I hum an off-key note on Putnam St and the sky is a blue that doesn’t have a name and calling it blue isn’t right because even though it’s summer it has the white of anticipatory snow, it has the yellow of hot California fields, it has this purple that I only saw once when I was a child when I walked with Grandpa to the post store, a post office that sold pastries in Oxford and outside there were foxgloves –or were they merriweathers or kisses of a nun or a flower that had such a name- and they were a lavender purple infused with the yellow of lust and saffron of my mother’s rice and that’s the color now but it’s turning black and once it’s black there won’t be stars because I live in New York but there will be planes on their way to JFK and they’ll jitter red and white on the sky, planes full of people sad and hungry and happy and crying at romantic comedies and I live under them and I’m hungry and the sky is getting dark but tomorrow I’ll wake up when the sun comes up because my body can’t help it and when I wake up my humming will be in tune, maybe, maybe just once I’ll hit that nice G, that G chord I strummed, you strummed, he strummed on a stage with fat people clapping, applauding, eating hotdogs, smoking menthol, thinking I want to go ask her to dance.( romualdas pozherskis)
Archive for August, 2015
You can understand, then, why the last pop tart flavor I wanted to be was strawberry. I felt doomed as I waited for my eater to retrieve me. I hoped that at least it would be a sweet little Sam boy or a cherub angel that would nibble me outdoors or on a swing. I hoped I would transform into a Tagalong cookie, instead. My favorite Girlscout cookie, the kind filled with peanut butter and coated with chocolate, the kind I was never allowed to eat at home. The kind that stuck to your teeth and palate and turned it all brown with gunk.
But nobody came and I sat there all day, patient, stale. I could feel the strawberry turn congealed and cold, and the sharp rainbow flecks flake off.
And then a sound. And then a girl. No not a girl, a woman. With hair like mine and skin like mine, and those three moles, right, there, like mine. And you know what she did? She held me. She pressed me to her chest until I warmed up again. My little strip of frosting softened and smeared onto her little chest. Then she opened the window. Then she frisbeed me away and I flew. Past the pigeons and the high rises and the oak and fig and sycamore and I flew and flew and flew, until I wasn’t a pop tart anymore. I was just crumbs, and I was everywhere. I wasn’t a pop tart –I swear, I was everywhere.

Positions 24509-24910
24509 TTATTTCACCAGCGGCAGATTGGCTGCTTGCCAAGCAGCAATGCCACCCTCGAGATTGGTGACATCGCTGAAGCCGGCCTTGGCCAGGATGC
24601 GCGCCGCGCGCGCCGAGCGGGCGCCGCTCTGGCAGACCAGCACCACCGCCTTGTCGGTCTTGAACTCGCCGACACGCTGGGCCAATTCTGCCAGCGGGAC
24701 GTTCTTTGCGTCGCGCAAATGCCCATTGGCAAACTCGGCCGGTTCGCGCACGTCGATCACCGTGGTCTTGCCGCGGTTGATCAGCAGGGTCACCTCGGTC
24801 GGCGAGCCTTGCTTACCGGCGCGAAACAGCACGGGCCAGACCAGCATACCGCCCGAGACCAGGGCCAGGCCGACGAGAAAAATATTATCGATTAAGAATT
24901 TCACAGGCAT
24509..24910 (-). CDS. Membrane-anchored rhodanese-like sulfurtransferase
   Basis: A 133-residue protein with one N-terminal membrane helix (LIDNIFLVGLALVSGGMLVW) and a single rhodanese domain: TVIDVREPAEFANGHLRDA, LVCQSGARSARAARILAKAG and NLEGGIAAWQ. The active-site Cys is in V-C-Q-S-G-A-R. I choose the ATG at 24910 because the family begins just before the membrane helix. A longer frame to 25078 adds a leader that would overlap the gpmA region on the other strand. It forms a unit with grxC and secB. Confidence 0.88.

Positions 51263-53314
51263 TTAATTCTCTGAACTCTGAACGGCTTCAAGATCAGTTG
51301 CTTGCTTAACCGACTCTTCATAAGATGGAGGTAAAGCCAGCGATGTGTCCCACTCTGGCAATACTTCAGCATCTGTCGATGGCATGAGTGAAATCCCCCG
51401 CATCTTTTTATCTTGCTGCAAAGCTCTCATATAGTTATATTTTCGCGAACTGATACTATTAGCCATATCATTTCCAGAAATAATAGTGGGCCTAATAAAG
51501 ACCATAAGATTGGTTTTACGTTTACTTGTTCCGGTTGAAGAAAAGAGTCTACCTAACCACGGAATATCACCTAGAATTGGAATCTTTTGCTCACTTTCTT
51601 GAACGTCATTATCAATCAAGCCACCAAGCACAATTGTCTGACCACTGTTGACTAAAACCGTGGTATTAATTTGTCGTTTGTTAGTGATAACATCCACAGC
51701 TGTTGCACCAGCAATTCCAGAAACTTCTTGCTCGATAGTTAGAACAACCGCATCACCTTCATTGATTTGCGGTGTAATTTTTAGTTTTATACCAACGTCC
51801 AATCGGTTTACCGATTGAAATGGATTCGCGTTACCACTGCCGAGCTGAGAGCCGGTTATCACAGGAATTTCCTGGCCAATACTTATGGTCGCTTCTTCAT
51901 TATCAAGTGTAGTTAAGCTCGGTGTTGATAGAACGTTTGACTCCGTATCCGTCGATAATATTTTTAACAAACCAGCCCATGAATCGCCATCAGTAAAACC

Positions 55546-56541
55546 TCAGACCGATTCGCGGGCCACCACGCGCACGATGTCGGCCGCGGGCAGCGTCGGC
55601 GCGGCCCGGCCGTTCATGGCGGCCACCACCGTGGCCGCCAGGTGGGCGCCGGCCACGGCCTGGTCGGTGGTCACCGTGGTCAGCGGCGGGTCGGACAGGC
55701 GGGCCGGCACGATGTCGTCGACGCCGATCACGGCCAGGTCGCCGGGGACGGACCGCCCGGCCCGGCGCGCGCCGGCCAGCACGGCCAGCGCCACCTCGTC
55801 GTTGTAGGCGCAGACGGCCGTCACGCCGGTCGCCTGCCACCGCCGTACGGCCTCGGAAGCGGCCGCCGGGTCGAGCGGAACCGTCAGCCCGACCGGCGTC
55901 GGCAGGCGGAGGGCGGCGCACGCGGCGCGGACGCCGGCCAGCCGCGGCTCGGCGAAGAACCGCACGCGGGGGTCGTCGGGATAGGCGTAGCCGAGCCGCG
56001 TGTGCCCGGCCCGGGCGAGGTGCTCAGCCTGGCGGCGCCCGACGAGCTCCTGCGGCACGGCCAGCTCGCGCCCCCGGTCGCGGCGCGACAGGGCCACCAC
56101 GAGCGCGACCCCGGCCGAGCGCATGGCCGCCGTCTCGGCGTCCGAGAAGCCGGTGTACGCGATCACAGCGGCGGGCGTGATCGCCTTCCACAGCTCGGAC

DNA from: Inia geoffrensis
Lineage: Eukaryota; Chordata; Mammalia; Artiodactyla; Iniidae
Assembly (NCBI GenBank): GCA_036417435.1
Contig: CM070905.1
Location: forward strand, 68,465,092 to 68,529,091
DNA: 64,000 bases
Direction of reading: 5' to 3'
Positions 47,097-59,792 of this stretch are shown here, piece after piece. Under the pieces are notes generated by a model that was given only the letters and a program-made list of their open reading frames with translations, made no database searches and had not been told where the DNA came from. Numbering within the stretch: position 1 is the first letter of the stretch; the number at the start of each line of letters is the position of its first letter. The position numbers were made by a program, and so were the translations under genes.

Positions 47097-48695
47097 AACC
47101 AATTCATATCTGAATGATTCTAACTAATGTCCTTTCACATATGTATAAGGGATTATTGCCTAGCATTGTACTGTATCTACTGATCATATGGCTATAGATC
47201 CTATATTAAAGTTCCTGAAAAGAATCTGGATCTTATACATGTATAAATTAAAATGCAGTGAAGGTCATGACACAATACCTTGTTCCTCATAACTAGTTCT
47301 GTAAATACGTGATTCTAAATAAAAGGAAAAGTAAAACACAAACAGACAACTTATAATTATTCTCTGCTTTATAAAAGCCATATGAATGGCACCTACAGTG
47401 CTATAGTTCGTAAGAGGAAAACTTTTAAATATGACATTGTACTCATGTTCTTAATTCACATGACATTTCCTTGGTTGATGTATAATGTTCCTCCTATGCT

i saw the david foster wallace movie and i wondered what the movie would look like if it had been made based on my 7th grade interview with him, as opposed to the unlikeable david lipsky’s. in 7th grade english we had to write reports on what we wanted to be when we grew up. i proposed travel writer, because it seemed an easier version of writer with the perks of free travel. mamá said go interview david, her friend and tennis partner. i wasn’t so sure…the last time we had seen him was when his dog died and he told us to come over to retrieve all the photos of his black lab in his house to help with his grief. my mom said, yes, interview david, he will give good advice. so i did. after dinner at our place. he had marlboro cartons in his socks and dirty hair and a couple months after he got in a big fight with my mom and he stopped coming over smelling of ranch dressing. i think he didn’t like being interviewed, even by a 12 year old. but i think he liked 12 year olds more than grownups, because back then i didn’t know what loneliness felt. or rather, i knew it more thoroughly and reasonably than i do now.
i went to fort tilden beach yesterday at 9.30am and it was the best time to go to the beach. to see big ole wieners wrapped in red saran wrap basking in the sun, to see children build their breakfast sand castles, and to get pinched by a crab on the big toe. (cristina garcia rodero)
i now go on wordreference more often than wordpress. gotta know those words.
mini skirts are always fashionable!
i’m moving to south slope where i’ll see a cemetery
from my window.
i’ll be leaving behind the men with loud bikes who vroom vroom with bright lights
big wheels big hands big stoops big 40s
for a land of quiet zombies and salvadoreños
of corner pie diners.
i’ll still be in the same flight path, though…
paper airplanes and heavy ones, too.
in berlin, there were carrots and acrobats sprouting from every park. men wore babycarriers and women went barefoot and kids swung from trees howling like monkeys. it’s a place of leisure.
in dresden, there were ashened facades and sad fountains and an australian restaurant serving kangaroo. it felt like a chimneysweep’s skin.
in prague, men in red harass stag parties with the prospect of titty clubs and hash, spires and churches ding-donging their midnight bells. pilseners and cans of chickpeas kept me alive while i breathed the chainsmokers’ air. seagulls caught my breadcrumbs in mid-air.
in bilbao, there was fragrant cheese and a toothless dog.
in asturias, there was more fragrant cheese. cider dribbled down cobblestoned streets, bearded old men spilled glasses of red wine and barked about the merit of john wayne. spanish masculinity on the rise. women wear sequined swim suits.
in cantabria, i talked to brown cows.
in galicia, i went in the sea when it rained and when it didn’t and i stepped on a fish, cracked open a muscle on a rock and felt guilty afterwards incase it felt something because it was soft inside like inside me. the woman in the plaza sold me a dozen figs for a euro. the honey she sold was deep brown like molasses.
(matisse, spanish woman with tambourine)